Two of my three big complaints about my learning process have been addressed with this arrangement: I'm writing more and I'm prepping for my lessons. The final one is really up to me, though. I really believe in doing learning retrospectives to take new vocabulary and structures from your online lessons and add them to Anki or Memrise or whatever spaced-repetition system you use. Without doing this so much learning slips through your fingers because you are so focused on the act of participating in the conversation there is no chance you will remember which grammatical structures you got wrong or which vocabulary words you are mispronouncing. If I can maintain this level and quality of work, I am really sure that I can make it to B2 by the end of August, 2015. 

Thoughts after 5 Months of Learning Italian

Today marks 5 months and 2 weeks (give or take a few days) since I started studying Italian. My original plan was to see how far I could get in 3 months and I think I progressed to the point where I was close to a solid A2 in the CEFR and using material in Italian only for the B1 and B2 levels. What I did not expect when I started is that I'd end up liking Italian so much or that I would make so many friends who were native speakers. This has made me decide to keep going in Italian until 2016 when I will attempt to take the CILS B2 or C1 depending on when the exam is and my confidence. The problem is I need to get more serious about my studies and increase my writing output. I'm already doing at least 2 hours of conversation per week as well as studying Italian for at least an hour per day. But there are a number of things I am not doing.

  1. I'm not doing retrospectives on my lessons. I have to start reviewing my lessons seriously and trying to make sure that I master the things I'm learning in the lessons and that I understand the corrections I am being given.
  2. I'm not preparing for the lessons. I need to pick a topic from my Conversations to Go game, translate it to Italian and then learn the vocabulary and structures that I expect that I will use in the lessons. I'm wasting too much time thinking instead of practicing.
  3. I'm not writing enough. I am a firm believer that if you practice speaking regularly then writing can have a direct positive impact on your speaking skills. I'm confident that if I had done these things from the start, I'd be close to the B2 level right now.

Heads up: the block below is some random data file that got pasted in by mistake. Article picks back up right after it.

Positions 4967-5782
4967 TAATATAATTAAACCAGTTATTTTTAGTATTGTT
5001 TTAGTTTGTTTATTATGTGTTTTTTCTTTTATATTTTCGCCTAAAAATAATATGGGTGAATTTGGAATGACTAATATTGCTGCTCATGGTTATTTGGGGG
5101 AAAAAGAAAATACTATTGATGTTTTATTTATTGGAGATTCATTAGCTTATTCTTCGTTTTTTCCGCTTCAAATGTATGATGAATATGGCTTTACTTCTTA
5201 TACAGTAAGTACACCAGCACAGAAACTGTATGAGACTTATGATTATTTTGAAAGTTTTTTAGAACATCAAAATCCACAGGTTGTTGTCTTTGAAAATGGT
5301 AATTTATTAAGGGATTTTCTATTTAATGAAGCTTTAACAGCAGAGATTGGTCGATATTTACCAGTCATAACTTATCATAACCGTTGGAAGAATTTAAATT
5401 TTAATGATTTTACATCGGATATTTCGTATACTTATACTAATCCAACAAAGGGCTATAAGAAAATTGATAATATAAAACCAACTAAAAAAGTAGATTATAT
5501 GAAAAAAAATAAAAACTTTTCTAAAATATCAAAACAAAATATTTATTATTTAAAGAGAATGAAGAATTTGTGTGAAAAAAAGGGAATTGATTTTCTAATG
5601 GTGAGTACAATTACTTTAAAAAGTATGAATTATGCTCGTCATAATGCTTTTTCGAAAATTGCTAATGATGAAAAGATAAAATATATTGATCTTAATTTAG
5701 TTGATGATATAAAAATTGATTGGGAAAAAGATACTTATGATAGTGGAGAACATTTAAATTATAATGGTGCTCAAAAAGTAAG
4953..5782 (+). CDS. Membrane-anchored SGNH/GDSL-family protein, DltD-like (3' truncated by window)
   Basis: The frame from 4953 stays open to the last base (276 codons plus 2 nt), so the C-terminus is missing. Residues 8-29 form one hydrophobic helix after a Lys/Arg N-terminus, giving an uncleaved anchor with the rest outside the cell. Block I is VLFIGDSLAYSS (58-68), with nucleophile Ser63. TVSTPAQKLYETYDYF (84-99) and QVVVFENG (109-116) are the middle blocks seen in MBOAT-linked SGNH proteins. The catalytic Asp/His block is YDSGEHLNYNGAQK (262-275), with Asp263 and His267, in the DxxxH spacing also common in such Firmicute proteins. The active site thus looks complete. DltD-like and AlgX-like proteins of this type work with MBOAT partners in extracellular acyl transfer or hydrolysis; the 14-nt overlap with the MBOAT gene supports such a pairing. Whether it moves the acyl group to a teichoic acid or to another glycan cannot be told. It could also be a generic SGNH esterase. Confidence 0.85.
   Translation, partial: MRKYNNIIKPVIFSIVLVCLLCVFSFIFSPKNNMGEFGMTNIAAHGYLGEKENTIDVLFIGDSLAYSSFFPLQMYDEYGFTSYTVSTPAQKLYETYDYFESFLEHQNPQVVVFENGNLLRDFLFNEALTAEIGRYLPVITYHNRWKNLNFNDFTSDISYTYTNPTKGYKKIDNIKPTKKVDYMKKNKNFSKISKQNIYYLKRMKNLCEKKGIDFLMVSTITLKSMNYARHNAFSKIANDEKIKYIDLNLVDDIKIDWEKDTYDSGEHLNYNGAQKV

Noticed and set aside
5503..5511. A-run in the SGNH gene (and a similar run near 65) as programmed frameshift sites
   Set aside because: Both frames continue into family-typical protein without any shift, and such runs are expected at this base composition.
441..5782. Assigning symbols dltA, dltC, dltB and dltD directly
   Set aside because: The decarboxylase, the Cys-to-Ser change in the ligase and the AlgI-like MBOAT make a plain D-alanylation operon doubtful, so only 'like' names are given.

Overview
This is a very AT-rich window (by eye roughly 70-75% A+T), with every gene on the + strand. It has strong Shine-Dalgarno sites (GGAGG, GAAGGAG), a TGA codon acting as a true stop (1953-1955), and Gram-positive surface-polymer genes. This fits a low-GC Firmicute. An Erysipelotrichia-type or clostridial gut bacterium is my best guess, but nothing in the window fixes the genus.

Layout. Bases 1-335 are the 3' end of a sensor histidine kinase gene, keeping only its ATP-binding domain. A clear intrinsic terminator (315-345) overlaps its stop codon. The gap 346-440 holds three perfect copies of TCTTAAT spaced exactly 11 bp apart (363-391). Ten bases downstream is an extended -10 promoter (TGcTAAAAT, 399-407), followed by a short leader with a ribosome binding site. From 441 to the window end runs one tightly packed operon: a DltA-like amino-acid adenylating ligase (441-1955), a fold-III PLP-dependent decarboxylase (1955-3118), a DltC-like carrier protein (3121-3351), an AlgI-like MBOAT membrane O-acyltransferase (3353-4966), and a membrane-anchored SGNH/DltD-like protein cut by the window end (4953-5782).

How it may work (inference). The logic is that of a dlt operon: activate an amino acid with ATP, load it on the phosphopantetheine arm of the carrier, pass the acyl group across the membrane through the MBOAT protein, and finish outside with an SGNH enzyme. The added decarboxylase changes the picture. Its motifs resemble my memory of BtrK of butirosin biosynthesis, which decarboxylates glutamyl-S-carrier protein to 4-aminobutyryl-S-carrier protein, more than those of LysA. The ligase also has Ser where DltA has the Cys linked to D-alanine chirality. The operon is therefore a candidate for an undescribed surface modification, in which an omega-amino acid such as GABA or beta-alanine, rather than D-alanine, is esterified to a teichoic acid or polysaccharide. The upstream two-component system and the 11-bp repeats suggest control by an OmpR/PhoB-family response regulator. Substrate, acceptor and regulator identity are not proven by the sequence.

For this reason I'm setting my next challenge. I'm going to take 13 weeks to really focus on getting to a solid B2 level. Here is my plan.

Pre-Work

I've got two weeks to get my material ready.

  • I'm going to complete level one of Glossika's Italian fluency module and get as close to 1/2 way through level 2.
  • Translate 40 of the conversations to go slips for use in my lessons or in writing exercises.
  • Gather together examples of the following grammatical structures to supplement Glossika.
  • Present, future, passoto prossimo, and imperfetto of the top 10 irregular verbs by frequency. I expect this to be close to 8,000 sentences total (many will be conjugated variations).
  • 3,000 examples of the conjuntivo and condizionale with at least 1/2 being of the top 10 irregular verbs.

Execution

Here is my plan for the first week of June through the 30th of August.

  • Magari (B1 to C1) 400 pages – Use this book and some of the ideas for exercises to guide grammar and conversational learning. Many of the activities in this book are designed for groups or classrooms so finding an appropriate variation on the activity will be essential.
  • News in Slow Italian – one episode per week. This will include summaries of the 4 news segments.
  • 3 writing exercises using Conversations to Go – This will be the hard part of my learning to stay committed to. I need to force myself to create more output or I will not advance.
  • 2 or more conversation classes per week for a total of two hours minimum.
  • Practice tests and quizzes each week with CILS exam simulations performed every fourth week.

This is going to be a lot of work and that's why I'm sticking with a 13 week time span.  I can't keep up this kind of work indefinitely but 13 weeks is a good amount of time to be able to accomplish some real goals and still be able to make corrections for any problems I might have.